In Prichep v. Prichep, 52 A.D.3d 61 (2nd Dept. 2008), the Second Department held that because such awards relate directly to the fundamental fairness of the proceedings, an award of interim counsel fees to the nonmonied spouse will generally be warranted where there is a significant disparity in the financial circumstances of the parties and should not be denied, or deferred until after the trial, which functions as a denial, without good cause, articulated by the court in a written decision. It cited as examples of good cause, where the requested fees are unsubstantiated or clearly disproportionate to the amount of legal work required in the case. Its conclusion relied on the fact that when an action for a divorce is commenced, it is often the case that most of the marital assets available for the payment of legal fees are possessed or controlled by one of the spouses, usually the husband. In order to ensure that the parties will have equal access to skilled legal representation, the Domestic Relations Law authorizes awards of interim counsel fees to the nonmonied spouse during the course of the litigation. The court pointed out that when a party to a divorce action requests an interim award of counsel fees, as opposed to a final award, a detailed inquiry is not warranted.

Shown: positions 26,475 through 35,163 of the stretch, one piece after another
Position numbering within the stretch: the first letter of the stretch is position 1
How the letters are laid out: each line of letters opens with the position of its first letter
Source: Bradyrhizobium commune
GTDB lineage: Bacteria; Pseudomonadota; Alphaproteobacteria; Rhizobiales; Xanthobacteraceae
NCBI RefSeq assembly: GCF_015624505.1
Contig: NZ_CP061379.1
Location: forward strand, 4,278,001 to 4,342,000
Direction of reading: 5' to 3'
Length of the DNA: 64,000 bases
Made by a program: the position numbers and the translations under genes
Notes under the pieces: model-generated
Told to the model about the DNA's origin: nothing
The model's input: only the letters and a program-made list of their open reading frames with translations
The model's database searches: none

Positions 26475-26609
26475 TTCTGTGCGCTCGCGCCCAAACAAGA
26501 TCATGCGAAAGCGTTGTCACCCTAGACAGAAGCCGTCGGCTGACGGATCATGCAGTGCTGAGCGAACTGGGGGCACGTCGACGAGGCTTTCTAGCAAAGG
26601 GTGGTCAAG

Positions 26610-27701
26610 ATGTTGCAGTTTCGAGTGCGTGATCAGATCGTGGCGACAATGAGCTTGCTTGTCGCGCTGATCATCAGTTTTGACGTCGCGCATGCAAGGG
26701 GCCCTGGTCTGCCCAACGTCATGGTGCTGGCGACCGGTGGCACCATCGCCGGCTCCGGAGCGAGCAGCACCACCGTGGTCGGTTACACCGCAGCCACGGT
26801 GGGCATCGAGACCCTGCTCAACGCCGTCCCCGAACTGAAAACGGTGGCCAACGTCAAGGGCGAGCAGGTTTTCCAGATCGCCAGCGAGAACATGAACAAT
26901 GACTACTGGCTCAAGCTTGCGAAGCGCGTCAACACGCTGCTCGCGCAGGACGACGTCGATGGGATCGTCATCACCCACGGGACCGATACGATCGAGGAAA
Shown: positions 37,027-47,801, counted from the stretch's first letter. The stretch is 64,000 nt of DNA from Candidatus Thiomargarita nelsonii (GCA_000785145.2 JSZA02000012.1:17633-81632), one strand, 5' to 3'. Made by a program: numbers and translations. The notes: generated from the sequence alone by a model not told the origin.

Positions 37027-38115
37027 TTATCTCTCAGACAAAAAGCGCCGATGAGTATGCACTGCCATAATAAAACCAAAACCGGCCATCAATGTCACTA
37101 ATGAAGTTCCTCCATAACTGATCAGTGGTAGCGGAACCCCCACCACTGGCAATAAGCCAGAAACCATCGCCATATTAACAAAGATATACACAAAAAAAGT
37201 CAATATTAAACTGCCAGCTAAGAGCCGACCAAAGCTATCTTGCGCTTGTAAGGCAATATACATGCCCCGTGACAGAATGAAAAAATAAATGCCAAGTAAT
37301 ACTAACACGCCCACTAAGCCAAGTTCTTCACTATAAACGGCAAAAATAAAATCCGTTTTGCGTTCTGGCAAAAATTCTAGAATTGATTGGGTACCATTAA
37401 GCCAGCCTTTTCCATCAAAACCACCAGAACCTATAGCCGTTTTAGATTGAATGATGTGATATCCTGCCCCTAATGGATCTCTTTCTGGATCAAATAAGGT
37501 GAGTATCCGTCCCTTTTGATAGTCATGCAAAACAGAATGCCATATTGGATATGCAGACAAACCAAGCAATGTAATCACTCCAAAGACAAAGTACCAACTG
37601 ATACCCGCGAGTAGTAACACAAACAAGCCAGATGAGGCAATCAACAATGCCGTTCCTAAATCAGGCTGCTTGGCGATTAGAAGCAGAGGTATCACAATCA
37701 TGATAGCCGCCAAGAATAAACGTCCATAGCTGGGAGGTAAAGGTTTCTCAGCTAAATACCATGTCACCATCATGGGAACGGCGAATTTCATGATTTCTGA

The facts in Prichep were as follows. The divorce action was started by the husband in 1998. In June 2005, the wife made a pretrial motion for interim counsel fees of $35,000. Her motion stated that, although the court previously had granted her interim counsel fees of $20,000, she currently owed her attorneys $53,009. The wife pointed out that the husband was earning $420,100 per year, while she worked part-time, earning $4,015 per year. In opposing the motion, the husband argued that the wife had engaged in unnecessary litigation, and incurring excessive counsel fees. Supreme Court denied the wife’s motion without prejudice to a renewal at a later date. Subsequently, the wife moved to renew her prior motion and for an additional award of interim counsel fees of $40,000. Her attorney submitted an affidavit asserting that the wife now owed his firm $159,000 in legal fees, as well as invoices and attorney time records documenting billings in that amount. In the alternative, the motion sought leave to withdraw as her counsel. Supreme Court denied the motion for fees but granted the law firm’s request to the extent of relieving it as counsel for the wife. The wife appealed the denial of interim attorneys fees award. The Appellate Division held that an award of interim counsel fees ensures that the nonmonied spouse will be able to litigate the action, and do so on equal footing with the monied spouse. Such an award “is appropriate ‘to prevent the more affluent spouse from wearing down or financially punishing the opposition by recalcitrance, or by prolonging the litigation’ “(citing Gober v. Gober, 282 A.D.2d 392, 393, quoting O’Shea v. O’Shea, 93 N.Y.2d at 193; see Charpie v. Charpie, 271 A.D.2d 169). If the playing field were not leveled by an award of interim counsel fees, “a wealthy husband could obtain the services of highly paid (and presumably seasoned and superior matrimonial counsel, while the indigent wife, essentially, would be relegated to counsel willing to take her case on a poverty basis”. The Appellate Division reversed the lower court’s decision and awarded the fees sought.